Vanua Balavu- Little Bay with Big Adventures
Our first stop at Vanua Balavu was the main “town” of Lomaloma. The Chief, Nurse and a Policeman came out on a longboat to greet us and requested our cruising permit and immunization records. In the most friendly way we were asked to please not visit the village and after we presented our gift of kava to the Chief we were permitted to cruise the many bays of the island.
Just a few hours around the corner we tucked into the cutest “Little Bay” ever!
Martin rescues local Fijian man in his sinking kayak
Early in the morning Martin hears a call for help from a local who is taking on water in his fishing kayak.
Tui was grateful for Martin’s help and invited us to come back at hightide for a visit to his farm. We grabbed the crew from S/V Brave and headed back up the river later in the morning. Tui lives on a sizable piece of property that he manages to farm and raise pigs. He uses his horse Daisy to help collect the massive amounts of coconuts he needs to feed the pigs everyday and calls the pigs from the fields using his conch shell. We really wanted to see all the pigs come running to his conch shell blows however, at 4:30 AM the tide was too low to make it back up the river. Tui and his doggie Devil were a jolly pair and he even had the kids take turns riding his horse Daisy.
In 2016 Tui lost his house in Tropical Cyclone Winston that ravaged Fiji and Tonga. This house was delivered as a pallet of materials via helicopter from the New Zealand Government and was built with the help of volunteers in less than 2 weeks. It is a strong yet simple house that Tui was very proud to show us.
Next Anchorages on Vanua Balavu- Plantation Bay
We waited out a few days of strong winds and bad weather tucked right up and in this secure bay with our mates on Brave. On the third day the organizer of the Bula Rally showed up to open the yacht club so we met a few other yachties as the boats started to arrive for the upcoming Lovo Feast. The lovo is basically a feast of chicken, fish, pork, sheep, taro, yams, cassava etc. that is wrapped in banana leaves and placed on hot stones underground; the bounty is then covered with more banana leaves & coconut stalks and left to cook for several hours. The food was copious and the company of sailors delightful.
Bay of Islands- Dangerously Beautiful
David joined our crew while he is working on getting a crewed position back to New Zealand to sort out his Lagoon Catamaran that he has not been able to visit in over 18 months. David had been helping a Kiwi single- handed captain Theo on his boat Heritage for the last few months. So when the 4:00 AM hail on the radio ” Calling all vessels * Calling all vessels* Sailing vessel Heritage* Do you copy ” David jumped on the VHF. Between spotty WIFI and VHF communications we found out that Theo had been waiting off the pass entrance for the morning light when he lost his steering and ran his boat hard aground on a reef.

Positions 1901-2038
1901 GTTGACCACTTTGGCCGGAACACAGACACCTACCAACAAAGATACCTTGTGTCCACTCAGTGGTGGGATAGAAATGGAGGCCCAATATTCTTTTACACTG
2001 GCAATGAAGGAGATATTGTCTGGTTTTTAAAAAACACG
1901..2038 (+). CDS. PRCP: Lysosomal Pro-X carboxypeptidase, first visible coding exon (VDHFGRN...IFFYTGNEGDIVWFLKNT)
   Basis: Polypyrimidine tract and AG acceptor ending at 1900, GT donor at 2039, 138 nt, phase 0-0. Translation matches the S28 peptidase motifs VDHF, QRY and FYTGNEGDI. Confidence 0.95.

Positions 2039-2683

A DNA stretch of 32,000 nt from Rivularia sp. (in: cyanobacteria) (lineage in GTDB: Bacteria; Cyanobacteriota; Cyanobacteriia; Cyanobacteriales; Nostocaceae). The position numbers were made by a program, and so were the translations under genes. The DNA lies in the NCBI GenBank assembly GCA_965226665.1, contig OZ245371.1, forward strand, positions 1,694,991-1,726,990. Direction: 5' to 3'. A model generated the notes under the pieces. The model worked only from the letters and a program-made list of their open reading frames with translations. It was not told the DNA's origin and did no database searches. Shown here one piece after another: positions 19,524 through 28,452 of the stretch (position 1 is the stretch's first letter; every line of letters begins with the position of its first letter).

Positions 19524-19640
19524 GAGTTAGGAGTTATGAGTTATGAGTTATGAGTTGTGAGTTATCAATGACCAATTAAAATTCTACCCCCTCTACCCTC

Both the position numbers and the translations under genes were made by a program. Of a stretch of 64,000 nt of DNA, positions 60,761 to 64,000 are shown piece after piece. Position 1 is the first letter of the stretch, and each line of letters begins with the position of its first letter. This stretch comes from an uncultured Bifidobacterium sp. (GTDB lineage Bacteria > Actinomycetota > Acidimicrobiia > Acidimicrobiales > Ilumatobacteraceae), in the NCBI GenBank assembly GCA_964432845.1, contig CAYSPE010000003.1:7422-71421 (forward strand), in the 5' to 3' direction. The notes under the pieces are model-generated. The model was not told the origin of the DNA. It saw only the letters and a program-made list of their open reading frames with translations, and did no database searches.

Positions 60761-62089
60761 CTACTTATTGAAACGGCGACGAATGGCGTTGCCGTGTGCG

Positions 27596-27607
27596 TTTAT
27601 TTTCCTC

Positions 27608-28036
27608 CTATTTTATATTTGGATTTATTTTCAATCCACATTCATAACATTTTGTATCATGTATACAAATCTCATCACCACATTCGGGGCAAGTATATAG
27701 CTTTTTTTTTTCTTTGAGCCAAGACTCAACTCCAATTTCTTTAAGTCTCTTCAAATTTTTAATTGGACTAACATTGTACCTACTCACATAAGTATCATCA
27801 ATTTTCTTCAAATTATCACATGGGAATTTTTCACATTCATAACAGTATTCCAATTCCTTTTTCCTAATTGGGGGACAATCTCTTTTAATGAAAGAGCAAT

We went to Theo’s aid as soon as the sun was up and found him hard on the reef however in a better situation as he was somewhat protected by an outcrop of land. This bit of protection was his savings grace as the winds had picked up and the conditions turned blustery. David got in our dingy and went to Heritage as the approach was too dangerous for us on Shenemere. After a few hours of Heritage slamming hard onto the reef; with engines throttled forward and sails up… the tide came up just enough to propel Heritage in a few halty fits up and over the reef to safety.
Safely back at anchorage Theo came over to thank us for help rendered (we really didn’t do anything but in our community moral support is valued) with a few cold beers, can of lamb mutton and cash for the diesel. His steering cable is broken and he will need to use the cumbersome emergency tiller to get to a port that has parts. There is damage to his rudder but the full keel and hull seem to be OK. He will head to SavuSavu to fix the steering then onto Denarau to haul the boat out.
Here is some footage of this classic ketch- S/V Heritage in the Bay of Islands
Priceless surf anchorage- Taveuni off of Qamea Islands
We rounded the corner from Maqai and Martin was pumped…the surf was up and S/V Manuavi was anchored just off the reef so we knew the surfing was on. We anchored next to them and shot over to get the surf report. Happy to hear that Adam, Rachel, Josh, Iwana and Leah all were wiped out after two solid days of great surfing; sadly for Martin the wind was picking up and conditions were deteriorating.
He did get this amazing drone footage of our anchorage for the night just off the reef. It was pretty special going to sleep with the roar of the waves and the gentle roll of the swell.
We are officially Grandparents and we are over the moon!
Sarah and Justin welcomed into the world River Hendrix Koning
August 5th 2021 * 8lbs 10oz Healthy Baby Boy